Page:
A few points to consider: "Battery," at least in US usage, refers to the military organization rather than just the equipment. Thus there are units, such as the "Headquarters and Headquarters Battery" ("HHB") found in US Army Field Artillery Battalions, which contain no guns but are known as Batteries because they are a unit within the Artillery branch.
Artillery units may be re-purposed for other missions, yet retain their designation as Artillery. Thus, my Battery was merged with two others from our Battalion, becoming "D Battery (Provisional Military Police)" when the Army needed us to perform MP and Infantry missions in Iraq. —Preceding unsigned comment added by 126.96.36.199 (talk) 12:55, 11 May 2009 (UTC)
- Exactly! In U.S. Army terms, a Battery is a "company-level" artillery unit, Field or Air Defense type. It may be a Headquarters unit (Hqtrs and Hdqtrs Btry), a delivery unit, such as a howitzer battery (FA cannons), MLRS/HIMARS battery (FA rockets), Stinger (ADA SHORAD [short range air def]), or Patriot (ADA HIMAD [high to medium AD]), or it may be a Target Acquisition unit such as a Target Acquisition Battery (TAB). The term has gravitated from functional grouping to unit level. Caisson 06 (talk) 19:49, 13 September 2012 (UTC)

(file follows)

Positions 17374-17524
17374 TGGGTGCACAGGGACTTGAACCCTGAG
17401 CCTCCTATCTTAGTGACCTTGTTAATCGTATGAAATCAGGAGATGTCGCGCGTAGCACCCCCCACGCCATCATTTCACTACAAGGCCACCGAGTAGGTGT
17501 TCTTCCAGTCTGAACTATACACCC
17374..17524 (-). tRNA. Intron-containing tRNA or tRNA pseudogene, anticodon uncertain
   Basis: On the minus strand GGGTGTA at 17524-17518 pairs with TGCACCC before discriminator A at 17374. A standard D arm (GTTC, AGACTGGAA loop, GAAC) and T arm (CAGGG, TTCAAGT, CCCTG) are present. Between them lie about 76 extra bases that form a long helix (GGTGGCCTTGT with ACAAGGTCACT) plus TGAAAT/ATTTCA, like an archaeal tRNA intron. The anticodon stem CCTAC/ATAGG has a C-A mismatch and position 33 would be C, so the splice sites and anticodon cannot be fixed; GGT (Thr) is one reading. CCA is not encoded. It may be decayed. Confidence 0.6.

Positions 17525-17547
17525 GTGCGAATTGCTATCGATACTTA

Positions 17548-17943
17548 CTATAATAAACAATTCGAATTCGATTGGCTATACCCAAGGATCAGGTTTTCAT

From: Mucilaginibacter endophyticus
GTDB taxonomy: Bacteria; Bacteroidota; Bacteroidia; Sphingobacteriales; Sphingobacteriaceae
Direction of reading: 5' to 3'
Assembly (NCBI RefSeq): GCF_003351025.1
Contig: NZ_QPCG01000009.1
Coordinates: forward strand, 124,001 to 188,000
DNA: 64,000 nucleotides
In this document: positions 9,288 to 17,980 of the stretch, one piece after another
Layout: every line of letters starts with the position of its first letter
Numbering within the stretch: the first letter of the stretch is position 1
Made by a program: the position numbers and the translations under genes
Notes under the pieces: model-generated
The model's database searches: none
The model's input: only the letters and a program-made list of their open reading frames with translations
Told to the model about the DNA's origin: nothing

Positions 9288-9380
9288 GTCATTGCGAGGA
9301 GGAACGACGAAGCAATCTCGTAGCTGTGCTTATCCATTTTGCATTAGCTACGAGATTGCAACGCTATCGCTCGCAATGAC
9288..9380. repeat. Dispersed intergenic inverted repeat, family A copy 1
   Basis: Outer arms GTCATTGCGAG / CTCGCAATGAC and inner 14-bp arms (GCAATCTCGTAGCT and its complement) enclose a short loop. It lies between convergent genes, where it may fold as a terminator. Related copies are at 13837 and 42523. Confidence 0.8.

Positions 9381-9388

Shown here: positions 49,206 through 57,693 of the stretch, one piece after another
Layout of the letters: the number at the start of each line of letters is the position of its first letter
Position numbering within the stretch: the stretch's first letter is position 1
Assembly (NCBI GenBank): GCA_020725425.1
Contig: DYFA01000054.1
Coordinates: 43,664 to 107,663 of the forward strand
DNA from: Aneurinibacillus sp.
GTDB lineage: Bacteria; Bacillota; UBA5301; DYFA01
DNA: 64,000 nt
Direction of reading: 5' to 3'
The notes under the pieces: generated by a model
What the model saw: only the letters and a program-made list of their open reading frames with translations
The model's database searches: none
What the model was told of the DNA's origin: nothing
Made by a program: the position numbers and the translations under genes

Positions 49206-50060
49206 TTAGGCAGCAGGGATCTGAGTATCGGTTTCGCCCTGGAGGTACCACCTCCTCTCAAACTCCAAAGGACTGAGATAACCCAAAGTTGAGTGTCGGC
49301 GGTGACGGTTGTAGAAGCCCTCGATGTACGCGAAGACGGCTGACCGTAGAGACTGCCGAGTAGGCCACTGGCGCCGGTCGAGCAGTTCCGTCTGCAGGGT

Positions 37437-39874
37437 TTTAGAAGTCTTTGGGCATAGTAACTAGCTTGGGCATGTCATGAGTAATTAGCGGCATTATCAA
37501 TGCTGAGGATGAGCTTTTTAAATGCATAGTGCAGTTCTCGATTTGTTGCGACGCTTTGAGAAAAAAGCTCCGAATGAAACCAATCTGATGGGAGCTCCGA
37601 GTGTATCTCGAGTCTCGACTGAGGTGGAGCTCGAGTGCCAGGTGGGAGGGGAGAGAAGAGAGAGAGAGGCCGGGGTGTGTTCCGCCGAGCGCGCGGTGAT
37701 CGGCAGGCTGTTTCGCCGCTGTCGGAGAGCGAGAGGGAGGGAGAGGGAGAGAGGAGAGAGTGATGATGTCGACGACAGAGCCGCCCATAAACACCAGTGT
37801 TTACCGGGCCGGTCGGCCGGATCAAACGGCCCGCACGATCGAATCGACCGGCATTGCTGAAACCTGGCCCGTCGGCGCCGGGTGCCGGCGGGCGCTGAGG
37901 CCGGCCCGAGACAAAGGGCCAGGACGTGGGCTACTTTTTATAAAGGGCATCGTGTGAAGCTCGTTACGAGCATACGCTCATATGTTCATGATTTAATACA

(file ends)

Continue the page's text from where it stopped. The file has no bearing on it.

A naval battery is perhaps the grouping of several guns in one turret? Rmhermen 16:47, Dec 11, 2003 (UTC)
No, a battery is a grouping of individual artillery pieces, like a platoon of tanks. The confusion comes because many modern batteries are the same size as infantry companies. As I noted in my revision though, this is a more modern development. As recently as the 80s, batteries were double the size they are now and could often act independently. There were times when mortars were organized into batteries, as historically there have been some BIG mortars. Recently in the US that has not been the case and they have been used only by the infantry. That is going to change with the Marine Corps's new mortar that is being operated by trained artillerymen.
Some other confusion: batteries are for artillery, not just randomly assigned. The splitting hairs example can happen where a battery fulfills some other duty, such as acting as infantry, but retains the designation because this is temporary. Artillery units generally act as secondary infantry units if the type of conflict doesn't warrant the use of artillery (after the fall of Baghdad). As far as naval artillery, it used to be just cannons loaded on a ship, as you may have seen on restored ships and in movies. Sometimes you will hear, "portside battery fire!" You can see that while they developed differently they have a common heritage. I don't know much about naval gunfire but that pretty much makes sense.
Anyway, hope that helps a little!(Guest 06:01, 8 April 2006 (UTC))
- If anyone is still concerned...